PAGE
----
The UK Department for International Development has invested Sh20.4 billion into Kenya in the last year helping 97,000 children access primary education, according to the DfID annual report published Friday.
The British government funds have been channelled towards achieving the Millennium Development Goals that include poverty reduction and reducing infant and maternal mortality rates.
The report, which covers 2013-14, details that DfID has enabled 22.8 per cent of Kenyans to access financial services, which it names as a key driver of development.
Almost 50 per cent of the funds have been invested in "wealth creation" and reduction of "poverty, hunger and vulnerability" at 25.9 per cent and 23.4 per cent of the total respectively.
Kenya remains one of DfID's key targets for investment, receiving the tenth largest sum of any country. However, Kenya's progress on the MDG poverty reduction goal, that is the proportion of people living below $1.25 (Sh109.71) per day, "is lagging".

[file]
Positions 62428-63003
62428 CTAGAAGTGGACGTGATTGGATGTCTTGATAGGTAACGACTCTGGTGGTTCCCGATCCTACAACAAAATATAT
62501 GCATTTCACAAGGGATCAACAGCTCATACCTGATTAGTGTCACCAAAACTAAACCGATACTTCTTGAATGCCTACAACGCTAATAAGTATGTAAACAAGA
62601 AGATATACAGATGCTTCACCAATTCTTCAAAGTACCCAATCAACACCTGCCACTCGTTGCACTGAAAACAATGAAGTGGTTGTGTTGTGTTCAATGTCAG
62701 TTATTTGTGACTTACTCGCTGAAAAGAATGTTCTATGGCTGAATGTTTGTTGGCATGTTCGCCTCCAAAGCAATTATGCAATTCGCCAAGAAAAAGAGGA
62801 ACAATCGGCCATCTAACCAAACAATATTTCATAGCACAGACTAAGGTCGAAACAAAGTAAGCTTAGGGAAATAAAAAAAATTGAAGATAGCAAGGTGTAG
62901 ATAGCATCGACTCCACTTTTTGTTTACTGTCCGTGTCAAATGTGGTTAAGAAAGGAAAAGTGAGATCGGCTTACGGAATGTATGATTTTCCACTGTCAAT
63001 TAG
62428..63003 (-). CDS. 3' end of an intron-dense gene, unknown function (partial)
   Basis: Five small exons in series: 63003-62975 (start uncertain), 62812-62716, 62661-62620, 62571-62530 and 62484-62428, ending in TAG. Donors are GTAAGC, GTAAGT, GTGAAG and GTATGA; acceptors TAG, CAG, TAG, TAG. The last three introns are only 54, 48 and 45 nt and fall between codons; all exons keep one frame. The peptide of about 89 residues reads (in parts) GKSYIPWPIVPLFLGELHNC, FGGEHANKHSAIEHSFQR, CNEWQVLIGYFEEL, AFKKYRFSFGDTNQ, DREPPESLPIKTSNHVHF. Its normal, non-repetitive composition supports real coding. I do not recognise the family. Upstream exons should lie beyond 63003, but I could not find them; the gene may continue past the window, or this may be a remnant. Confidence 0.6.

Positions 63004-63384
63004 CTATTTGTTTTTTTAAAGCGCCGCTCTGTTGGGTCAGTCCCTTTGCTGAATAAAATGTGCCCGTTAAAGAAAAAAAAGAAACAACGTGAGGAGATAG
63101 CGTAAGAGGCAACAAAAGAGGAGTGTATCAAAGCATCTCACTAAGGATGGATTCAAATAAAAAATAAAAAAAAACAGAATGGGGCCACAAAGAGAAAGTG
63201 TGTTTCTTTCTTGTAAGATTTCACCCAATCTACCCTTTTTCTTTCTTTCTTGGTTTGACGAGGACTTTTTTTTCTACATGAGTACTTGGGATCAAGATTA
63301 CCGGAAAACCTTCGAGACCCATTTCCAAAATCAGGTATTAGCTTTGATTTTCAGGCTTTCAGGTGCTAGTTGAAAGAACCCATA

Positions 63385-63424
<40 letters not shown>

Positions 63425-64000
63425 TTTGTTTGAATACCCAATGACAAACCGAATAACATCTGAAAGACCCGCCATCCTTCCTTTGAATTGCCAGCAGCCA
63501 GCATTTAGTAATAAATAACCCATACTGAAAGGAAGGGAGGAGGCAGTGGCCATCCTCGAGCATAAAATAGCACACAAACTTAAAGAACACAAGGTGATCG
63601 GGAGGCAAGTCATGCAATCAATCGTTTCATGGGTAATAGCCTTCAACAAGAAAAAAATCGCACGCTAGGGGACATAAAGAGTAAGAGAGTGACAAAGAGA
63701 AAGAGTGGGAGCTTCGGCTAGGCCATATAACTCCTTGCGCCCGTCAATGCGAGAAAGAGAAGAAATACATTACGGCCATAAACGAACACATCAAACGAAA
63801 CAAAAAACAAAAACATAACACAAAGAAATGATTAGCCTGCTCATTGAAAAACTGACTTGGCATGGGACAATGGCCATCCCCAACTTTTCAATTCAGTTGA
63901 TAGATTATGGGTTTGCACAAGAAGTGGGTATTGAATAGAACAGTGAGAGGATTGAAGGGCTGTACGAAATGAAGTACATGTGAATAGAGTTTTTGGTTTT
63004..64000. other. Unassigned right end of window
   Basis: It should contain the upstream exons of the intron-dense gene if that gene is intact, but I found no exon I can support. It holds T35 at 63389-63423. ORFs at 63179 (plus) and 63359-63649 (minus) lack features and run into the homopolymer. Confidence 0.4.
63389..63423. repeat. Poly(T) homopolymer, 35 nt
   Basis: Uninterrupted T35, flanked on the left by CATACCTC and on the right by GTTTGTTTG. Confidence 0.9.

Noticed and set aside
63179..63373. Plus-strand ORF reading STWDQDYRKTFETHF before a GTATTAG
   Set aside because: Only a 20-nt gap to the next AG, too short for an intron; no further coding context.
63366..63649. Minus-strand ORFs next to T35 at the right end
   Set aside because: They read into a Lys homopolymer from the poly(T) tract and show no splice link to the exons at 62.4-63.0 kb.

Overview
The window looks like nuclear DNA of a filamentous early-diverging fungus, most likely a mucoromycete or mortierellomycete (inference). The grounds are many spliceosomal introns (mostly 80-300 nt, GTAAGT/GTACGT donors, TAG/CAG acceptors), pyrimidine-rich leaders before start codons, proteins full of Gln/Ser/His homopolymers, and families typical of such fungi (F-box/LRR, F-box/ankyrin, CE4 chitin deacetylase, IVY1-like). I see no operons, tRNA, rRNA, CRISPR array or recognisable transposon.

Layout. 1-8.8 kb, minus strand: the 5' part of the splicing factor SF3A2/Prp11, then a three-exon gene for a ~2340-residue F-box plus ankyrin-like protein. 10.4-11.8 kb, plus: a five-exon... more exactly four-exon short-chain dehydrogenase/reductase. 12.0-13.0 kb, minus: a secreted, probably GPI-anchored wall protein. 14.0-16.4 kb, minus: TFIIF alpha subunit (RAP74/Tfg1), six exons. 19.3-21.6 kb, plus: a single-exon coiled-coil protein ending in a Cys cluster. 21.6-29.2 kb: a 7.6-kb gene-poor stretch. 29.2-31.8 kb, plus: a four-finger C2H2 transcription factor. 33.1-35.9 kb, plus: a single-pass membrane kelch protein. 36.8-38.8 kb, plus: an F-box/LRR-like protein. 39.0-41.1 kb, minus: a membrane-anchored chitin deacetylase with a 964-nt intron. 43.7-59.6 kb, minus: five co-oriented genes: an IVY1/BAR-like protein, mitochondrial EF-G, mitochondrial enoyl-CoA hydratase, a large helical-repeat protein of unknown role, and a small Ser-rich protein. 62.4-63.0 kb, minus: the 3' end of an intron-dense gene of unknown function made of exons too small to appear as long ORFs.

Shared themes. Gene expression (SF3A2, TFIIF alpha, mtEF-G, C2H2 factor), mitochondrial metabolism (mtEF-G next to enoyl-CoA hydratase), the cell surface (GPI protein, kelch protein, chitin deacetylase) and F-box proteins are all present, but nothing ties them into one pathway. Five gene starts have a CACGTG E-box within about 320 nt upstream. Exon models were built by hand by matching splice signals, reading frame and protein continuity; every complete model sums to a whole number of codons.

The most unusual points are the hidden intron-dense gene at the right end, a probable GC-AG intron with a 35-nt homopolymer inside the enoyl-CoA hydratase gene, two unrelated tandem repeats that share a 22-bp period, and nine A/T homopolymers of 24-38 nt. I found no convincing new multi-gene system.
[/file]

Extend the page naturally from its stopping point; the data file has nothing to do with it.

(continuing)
The poorest Kenyans live in climate-vulnerable arid and semi-arid areas, where weather shocks and stresses are most heavily felt.
One destination of British investment has been the Africa Enterprise Challenge Fund, a $205 million fund hosted by the Alliance for Green Revolution in Africa. AECF invests in companies developing green technologies and adaptation to climate change.
"The funding DfID gives the AECF impacts positively because it is invested in the private sector, which is very different to funding NGOs and charities," said Rose Ndung'u, AECF operations manager.
"They are funding businesses that are already succeeding".
The report claims that 120,000 people were supported to cope with the effects of climate change, while another 130,000 have been assisted to gain access to clean energy, 5.3 per cent more than the previous year.